Durkheim is one of the social theorists, who studied an array of social principles such as religion, crime, politics, and public morality and viewed them as important constituents of social solidarity. He discovered the development and functioning of these social entities due to their defining role in maintaining order in society. This entirely new perception revolutionized the development of sociology and helped discover it from a purely different angle. Consequently, the primary goal of this essay is to assess Durkheim’s ideas on the concept of social solidarity and discuss the significance of its contribution to his functionalism-related theories.
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Durkheim’s Ideas on Social Solidarity
To establish a foundation for discussion, Durkheim discovered social facts as the core of his theory, and they were represented by external aspects such as values, dogmas, and social structures. In his theory, the scientist was highly focused on the need to connect individuals and their preferences to common social norms, as the era was characterized by a paramount significance of individualism. In the first place, in Rules of Sociological Methods, Durkheim underlined the need to distinguish sociology from other sciences, as it could be studied separately, and the functioning of society was dependent on a variety of social facts that defined its order.
In turn, in his work, Division of Labor, he stated that one of the driving forces of social solidarity was the law, as this aspect divided solidarity into a mechanic (a low division of labor) and organic ones (a high division of labor). As for Le Suicide, Durkheim discovered suicide as a consequence of an imbalance in the society, as matters such as social integration and mortality tended to be highly affected during times of crisis. As for religion, his work Elementary Forms of Religious Life unveiled that religion was one of the essential elements of social solidarity and discovered it as an element of emotional security when living in the community. Generally speaking, the analysis of these works implied that Durkheim viewed social solidarity as a complex phenomenon, and the factors such as religion and social norms had a clear impact on its degree and defined the ability of the individual to bond with his/her community.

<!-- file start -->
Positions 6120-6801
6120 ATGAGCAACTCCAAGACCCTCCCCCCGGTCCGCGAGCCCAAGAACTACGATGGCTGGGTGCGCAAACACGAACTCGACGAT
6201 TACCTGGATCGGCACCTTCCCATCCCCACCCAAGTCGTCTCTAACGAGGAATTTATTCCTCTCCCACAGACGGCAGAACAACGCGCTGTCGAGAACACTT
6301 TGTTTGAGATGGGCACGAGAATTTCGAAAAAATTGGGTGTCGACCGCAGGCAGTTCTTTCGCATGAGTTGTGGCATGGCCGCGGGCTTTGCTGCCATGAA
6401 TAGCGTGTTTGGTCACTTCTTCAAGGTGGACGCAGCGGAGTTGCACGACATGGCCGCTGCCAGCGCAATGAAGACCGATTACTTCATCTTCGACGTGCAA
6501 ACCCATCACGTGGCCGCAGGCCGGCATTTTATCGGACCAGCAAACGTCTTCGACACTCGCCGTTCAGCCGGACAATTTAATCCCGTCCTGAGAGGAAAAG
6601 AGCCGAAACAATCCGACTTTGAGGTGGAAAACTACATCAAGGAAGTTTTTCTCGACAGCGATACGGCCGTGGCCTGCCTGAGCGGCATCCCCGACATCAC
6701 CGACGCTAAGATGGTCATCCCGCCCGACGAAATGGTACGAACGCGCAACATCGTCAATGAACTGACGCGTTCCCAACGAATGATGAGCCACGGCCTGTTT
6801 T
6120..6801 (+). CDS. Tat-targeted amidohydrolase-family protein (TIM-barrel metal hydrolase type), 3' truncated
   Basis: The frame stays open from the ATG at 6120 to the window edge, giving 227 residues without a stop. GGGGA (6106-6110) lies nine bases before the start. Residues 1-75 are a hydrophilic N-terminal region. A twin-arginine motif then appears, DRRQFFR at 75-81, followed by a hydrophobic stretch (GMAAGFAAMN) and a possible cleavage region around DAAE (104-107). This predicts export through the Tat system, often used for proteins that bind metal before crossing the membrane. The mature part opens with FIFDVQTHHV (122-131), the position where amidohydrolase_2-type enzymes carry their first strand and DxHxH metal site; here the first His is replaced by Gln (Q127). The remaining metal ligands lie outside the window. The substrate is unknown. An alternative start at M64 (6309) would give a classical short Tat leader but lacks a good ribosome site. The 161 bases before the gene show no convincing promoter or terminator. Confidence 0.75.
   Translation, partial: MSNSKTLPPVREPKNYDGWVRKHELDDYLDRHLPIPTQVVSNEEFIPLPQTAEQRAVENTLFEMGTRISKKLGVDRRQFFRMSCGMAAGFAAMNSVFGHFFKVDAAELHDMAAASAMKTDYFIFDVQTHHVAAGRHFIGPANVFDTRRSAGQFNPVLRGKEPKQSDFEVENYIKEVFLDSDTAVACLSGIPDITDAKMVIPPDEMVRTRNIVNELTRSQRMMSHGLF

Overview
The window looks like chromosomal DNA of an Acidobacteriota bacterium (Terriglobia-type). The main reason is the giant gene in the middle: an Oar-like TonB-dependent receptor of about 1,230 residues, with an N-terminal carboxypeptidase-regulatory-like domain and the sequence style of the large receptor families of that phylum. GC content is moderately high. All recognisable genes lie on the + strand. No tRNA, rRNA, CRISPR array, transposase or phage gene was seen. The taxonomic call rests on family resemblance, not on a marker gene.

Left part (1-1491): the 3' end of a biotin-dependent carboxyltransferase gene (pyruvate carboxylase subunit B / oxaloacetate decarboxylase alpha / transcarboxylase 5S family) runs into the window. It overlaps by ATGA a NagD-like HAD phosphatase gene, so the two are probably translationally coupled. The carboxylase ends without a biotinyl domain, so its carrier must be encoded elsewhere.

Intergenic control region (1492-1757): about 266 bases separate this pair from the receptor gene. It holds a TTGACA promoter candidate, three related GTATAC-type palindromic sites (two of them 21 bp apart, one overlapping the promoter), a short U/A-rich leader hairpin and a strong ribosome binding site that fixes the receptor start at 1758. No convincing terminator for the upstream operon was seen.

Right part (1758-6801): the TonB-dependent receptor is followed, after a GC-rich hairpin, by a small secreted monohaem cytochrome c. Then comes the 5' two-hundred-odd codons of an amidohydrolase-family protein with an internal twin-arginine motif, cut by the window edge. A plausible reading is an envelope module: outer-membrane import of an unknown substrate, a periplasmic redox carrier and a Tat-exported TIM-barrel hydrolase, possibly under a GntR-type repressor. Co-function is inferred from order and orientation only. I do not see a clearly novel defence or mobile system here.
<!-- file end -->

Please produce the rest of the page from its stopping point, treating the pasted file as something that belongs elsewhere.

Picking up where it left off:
Importance of His Contribution to His Functionalism-Related Theories
The concepts depicted above are highly linked to the ideas of functionalism that implies that any changes in its state require a reaction to maintain stability. In this instance, it is possible to alter the current condition of the community by using the aspects such as religion, law, and policies, and in functionalism-related theories, these concepts can be discovered as functions of society. For example, the government tries to provide free and high-quality education to children, but it starts becoming dysfunctional while causing an increase in crime levels. In this case, the authorities attempt to reach stability by improving the educational system and devising punishments for crimes. A similar situation may incur in healthcare or religious institution and hurt the emotional well-being of society.
Nevertheless, apart from these adverse consequences, Durkheim views crime as an essential element of the theory of functionalism. Only with its assistance, it is possible to reach improvement and aim at stability. Overall, making constant adjustments is necessary to reach social equilibrium while the contribution of the findings mentioned in the previous readings is immense because along with social solidarity, they become a basis of Durkheim’s theory of functionalism by defining its key factors.
In the end, Durkheim’s theories had a positive impact on the development of sociology. Meanwhile, with the help of his theory of functionalism, he was able to supply the governmental authorities with the tools that could help control the dynamics of society. His contribution could not be underestimated, as, without it, it would not be possible to discover paramount importance of religion, social norms, and other matters as defining forces of functionalism-related dogmas.